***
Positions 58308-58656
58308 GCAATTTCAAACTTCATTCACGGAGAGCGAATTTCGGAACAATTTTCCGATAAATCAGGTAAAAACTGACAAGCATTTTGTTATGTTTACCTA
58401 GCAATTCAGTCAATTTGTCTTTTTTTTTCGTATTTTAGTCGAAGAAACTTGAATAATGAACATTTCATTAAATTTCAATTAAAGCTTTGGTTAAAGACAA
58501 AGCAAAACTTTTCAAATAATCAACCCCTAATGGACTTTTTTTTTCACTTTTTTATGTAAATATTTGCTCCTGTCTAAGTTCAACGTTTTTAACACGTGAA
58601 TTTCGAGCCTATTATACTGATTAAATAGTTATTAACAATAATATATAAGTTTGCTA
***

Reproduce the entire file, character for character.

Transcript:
Positions 58308-58656
58308 GCAATTTCAAACTTCATTCACGGAGAGCGAATTTCGGAACAATTTTCCGATAAATCAGGTAAAAACTGACAAGCATTTTGTTATGTTTACCTA
58401 GCAATTCAGTCAATTTGTCTTTTTTTTTCGTATTTTAGTCGAAGAAACTTGAATAATGAACATTTCATTAAATTTCAATTAAAGCTTTGGTTAAAGACAA
58501 AGCAAAACTTTTCAAATAATCAACCCCTAATGGACTTTTTTTTTCACTTTTTTATGTAAATATTTGCTCCTGTCTAAGTTCAACGTTTTTAACACGTGAA
58601 TTTCGAGCCTATTATACTGATTAAATAGTTATTAACAATAATATATAAGTTTGCTA